The movie that started it all: It Happened One Night from 1934
It’s a tale as old as the internet. A piece of male douchery surfaces, one that perfectly epitomizes the harassment and male entitlement that women must navigate in their daily lives. The women gather together to gaze upon douchery and nod and say, “Yes, indeed, this really does sum up the problem.”
Cue the trolls, cue the misogynists, cue the willfully obtuse assholes. But also, cue Nice Guy™, who is hurt and confused by these women and their hostility, for he is sweet and gentle and thinks you really just need to know how beautifully your eyes match your scarf today.
This guy will leave a long blathering comment (what is it about sexism that makes dudes so long-winded?) that boils down to: “Let’s make this entire conversation about educating me on how best to approach women in public. I would like a foolproof formula that doesn’t involve me actually thinking about women’s experiences or expending any empathy. Please and thank you.”
And more and more frequently, the answer women give is simply, “Yeah, maybe just…don’t?”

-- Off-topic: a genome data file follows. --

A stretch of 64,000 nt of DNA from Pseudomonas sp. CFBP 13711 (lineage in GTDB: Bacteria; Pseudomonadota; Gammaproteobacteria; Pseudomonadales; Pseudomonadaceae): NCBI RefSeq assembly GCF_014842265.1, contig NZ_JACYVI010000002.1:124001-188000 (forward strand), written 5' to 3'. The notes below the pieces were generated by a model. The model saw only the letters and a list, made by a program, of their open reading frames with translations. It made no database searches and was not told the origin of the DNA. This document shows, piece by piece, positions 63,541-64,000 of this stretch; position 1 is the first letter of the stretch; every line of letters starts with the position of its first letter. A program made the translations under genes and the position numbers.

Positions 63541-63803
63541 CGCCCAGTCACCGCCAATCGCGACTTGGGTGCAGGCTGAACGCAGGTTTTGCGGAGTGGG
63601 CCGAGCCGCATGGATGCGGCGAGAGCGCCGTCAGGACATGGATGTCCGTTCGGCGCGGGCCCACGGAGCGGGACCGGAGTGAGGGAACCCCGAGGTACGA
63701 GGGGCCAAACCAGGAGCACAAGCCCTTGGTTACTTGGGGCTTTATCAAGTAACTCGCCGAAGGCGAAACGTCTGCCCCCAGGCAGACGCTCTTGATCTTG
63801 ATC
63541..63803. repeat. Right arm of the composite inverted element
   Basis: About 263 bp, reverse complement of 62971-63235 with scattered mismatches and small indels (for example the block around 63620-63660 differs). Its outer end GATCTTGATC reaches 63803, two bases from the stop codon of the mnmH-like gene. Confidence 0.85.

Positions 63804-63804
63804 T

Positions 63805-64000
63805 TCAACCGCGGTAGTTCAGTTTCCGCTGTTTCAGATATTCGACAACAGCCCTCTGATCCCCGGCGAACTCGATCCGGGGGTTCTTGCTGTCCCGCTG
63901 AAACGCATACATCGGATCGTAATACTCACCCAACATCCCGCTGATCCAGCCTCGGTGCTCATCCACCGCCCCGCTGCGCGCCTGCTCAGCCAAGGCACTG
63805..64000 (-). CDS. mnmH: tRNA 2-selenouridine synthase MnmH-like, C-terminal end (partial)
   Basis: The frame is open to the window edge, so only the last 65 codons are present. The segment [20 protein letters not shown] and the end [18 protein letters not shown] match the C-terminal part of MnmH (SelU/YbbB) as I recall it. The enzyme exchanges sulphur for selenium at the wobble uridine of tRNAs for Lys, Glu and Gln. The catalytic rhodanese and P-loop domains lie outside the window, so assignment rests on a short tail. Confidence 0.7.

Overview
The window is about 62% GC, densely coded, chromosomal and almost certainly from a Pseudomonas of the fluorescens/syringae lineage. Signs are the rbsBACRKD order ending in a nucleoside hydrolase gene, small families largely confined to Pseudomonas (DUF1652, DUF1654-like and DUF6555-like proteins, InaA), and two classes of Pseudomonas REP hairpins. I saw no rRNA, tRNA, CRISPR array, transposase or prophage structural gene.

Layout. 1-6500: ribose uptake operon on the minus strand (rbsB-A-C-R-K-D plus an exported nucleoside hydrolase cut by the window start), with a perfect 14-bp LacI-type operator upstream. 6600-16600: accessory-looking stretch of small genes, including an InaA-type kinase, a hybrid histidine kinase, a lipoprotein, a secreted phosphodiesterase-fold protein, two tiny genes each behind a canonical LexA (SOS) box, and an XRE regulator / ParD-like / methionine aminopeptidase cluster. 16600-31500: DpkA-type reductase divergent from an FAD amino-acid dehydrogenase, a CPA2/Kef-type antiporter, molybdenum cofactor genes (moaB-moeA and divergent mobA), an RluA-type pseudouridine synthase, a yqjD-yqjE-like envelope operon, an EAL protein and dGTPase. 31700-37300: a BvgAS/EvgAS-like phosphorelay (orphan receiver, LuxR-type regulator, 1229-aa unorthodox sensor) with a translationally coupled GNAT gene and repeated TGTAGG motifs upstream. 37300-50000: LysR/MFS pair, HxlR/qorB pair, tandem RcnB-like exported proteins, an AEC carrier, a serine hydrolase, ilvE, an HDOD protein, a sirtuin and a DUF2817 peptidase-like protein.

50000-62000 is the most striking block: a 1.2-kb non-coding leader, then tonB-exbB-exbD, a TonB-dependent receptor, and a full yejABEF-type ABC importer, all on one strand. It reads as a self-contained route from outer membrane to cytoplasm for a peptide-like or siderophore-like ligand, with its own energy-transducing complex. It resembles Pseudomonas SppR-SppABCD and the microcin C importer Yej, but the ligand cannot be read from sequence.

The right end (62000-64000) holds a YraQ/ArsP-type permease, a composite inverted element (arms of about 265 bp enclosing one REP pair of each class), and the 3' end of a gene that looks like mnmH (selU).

“Just don’t approach women in public? Like, why do you feel the need to talk to strange women? Maybe just don’t do it.”
Cue the rage.
“Fine, so I’m just not allowed to TALK to ANY WOMEN EVER!? HUFF PUFF FOOT STOMP.”
Or, sometimes, the wounded self-pity.
“But but but if I can’t talk to women in public places, I will be FOREVER ALONE WOE IS ME.”
There’s a lot of stupid in this argument, but I’d like to talk about the main one, which is the idea that modern romance – and consequently the human race – will somehow grind to a halt if men are not “allowed” to talk to women in public. You see, by not “allowing” men to talk to them in public, women are thwarting casual encounters, which are the only way people ever end up going on dates ever. If women are not actively seeking a meet cute, Nice Guy™ is doomed to a life of impotently lusting after potential soulmates on every train platform, in every elevator, across the dusty vinyl sleeves in every quirky secondhand record shop in every city in the world.
Ted: I just gotta bump into her somewhere. Now if only I knew her schedule, I could arrange a chance encounter.
— How I Met Your Mother
This idea is, obviously, ridiculous and has no bearing on reality outside of romantic comedies. (You know, those things that women purportedly base their lives around.) However, not only does it have no bearing on the reality of dating, it also actively clashes with the reality of being a woman in public.